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Letter: Disappointed in Forrester

I am writing to express my disappointment that state Sen. Jeanie Forrester canceled the meeting she had arranged for last Wednesday in Plymouth.

She had planned it as an opportunity to present and explain the minimum wage bill that is currently before the Senate and for her to learn what her constituents think about it.

In announcing the meeting, she said she hadn’t made up her mind whether she will support the bill or not. So why did she cancel her opportunity to answer our questions and learn about our views?

I am wondering now how Sen. Forrester will learn about constituents’ feelings about the bill. Does she care to hear about those who really need the minimum wage to be raised or about how the increase will help the state’s economy? Or has she already made up her mind without our input?

I just now learned about a way for her to hear from people who depend on their wages to survive.

Today there is an open hearing of the Senate Finance Committee, which Sen. Forrester chairs. Oh wait! Most working folks like me will not be able to attend that hearing because it is scheduled for 1 p.m. Isn’t that ironic!

I hope others who want to see the minimum wage bill pass the Senate will show up. It will be held in Room 103 at the State House in Concord.

MIKE DOWAL

New Hampton

Legacy Comments2

FACTS for READERS: The Fair Minimum Wage Acts of 2007 and 2012 have raised the federal minimum wage by 70 cents per hour, three times. In 2007 the minimum wage was $5.15 per hour, in 2008 it was raised to $5.85, in 2009 to $6.55 and in 2010 to $7.25. THE RESULT IS.....drum roll please..... Ta-Da ...... According to the U.S. Census Bureau and U.S. Dept. of Labor; - in 2007 there were 37.3 million people living in poverty - in 2008 39.8 million , - in 2009 43.6 million, and - in 2010 46.2 million. The results prove that democrats are pure RHETORIC - ZERO solutions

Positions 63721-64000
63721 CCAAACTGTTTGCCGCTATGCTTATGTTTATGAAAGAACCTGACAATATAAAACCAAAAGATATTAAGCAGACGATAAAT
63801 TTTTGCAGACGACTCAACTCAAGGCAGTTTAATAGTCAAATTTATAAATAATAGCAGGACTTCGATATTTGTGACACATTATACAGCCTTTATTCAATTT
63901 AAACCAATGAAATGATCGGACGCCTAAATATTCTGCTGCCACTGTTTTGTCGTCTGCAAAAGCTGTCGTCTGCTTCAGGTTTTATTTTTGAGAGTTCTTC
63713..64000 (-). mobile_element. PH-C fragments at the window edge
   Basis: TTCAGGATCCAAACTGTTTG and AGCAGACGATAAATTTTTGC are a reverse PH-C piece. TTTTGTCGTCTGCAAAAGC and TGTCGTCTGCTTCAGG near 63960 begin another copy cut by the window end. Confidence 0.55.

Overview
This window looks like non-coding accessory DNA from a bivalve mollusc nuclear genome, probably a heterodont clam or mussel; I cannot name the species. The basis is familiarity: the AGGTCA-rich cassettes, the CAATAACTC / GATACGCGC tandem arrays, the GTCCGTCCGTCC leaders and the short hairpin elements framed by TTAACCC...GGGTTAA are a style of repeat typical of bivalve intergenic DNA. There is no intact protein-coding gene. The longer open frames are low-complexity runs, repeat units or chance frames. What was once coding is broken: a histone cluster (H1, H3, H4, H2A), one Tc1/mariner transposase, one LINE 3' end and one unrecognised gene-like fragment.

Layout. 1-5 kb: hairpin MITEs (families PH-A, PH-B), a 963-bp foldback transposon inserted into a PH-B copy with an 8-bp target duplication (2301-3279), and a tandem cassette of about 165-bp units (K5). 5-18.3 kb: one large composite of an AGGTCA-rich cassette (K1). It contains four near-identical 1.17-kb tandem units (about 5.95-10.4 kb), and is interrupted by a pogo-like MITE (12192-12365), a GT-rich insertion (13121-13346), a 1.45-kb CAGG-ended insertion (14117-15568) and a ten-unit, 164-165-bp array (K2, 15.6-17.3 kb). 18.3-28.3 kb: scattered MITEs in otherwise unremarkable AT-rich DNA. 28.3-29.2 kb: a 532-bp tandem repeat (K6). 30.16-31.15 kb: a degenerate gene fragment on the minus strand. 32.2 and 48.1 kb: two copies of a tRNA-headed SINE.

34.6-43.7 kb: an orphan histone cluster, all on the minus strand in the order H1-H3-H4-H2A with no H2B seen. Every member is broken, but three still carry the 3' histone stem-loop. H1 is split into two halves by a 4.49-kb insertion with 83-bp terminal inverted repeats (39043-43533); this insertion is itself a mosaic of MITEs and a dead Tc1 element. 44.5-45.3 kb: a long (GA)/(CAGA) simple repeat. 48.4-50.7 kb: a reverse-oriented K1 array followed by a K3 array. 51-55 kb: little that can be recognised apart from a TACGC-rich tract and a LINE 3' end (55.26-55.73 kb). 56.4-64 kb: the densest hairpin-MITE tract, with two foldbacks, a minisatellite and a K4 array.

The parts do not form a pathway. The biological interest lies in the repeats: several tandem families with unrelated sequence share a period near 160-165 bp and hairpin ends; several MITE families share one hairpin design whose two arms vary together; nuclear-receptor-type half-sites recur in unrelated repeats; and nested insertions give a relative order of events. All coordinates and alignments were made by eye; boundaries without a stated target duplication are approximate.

Don't forget this from the Bureau of Labor Statistics: "Minimum wage workers tend to be young. Although workers under age 25 represented only about one-fifth of hourly paid workers, they made up about half of those paid the Federal minimum wage or less. Among employed teenagers paid by the hour, about 21 percent earned the minimum wage or less, compared with about 3 percent of workers age 25 and over" and this from the BLS: "The proportion of hourly paid workers earning the prevailing federal minimum wage or less declined from 5.2 percent in 2011 to 4.7 percent in 2012. This remains well below the figure of 13.4 percent in 1979, when data were first collected on a regular basis"

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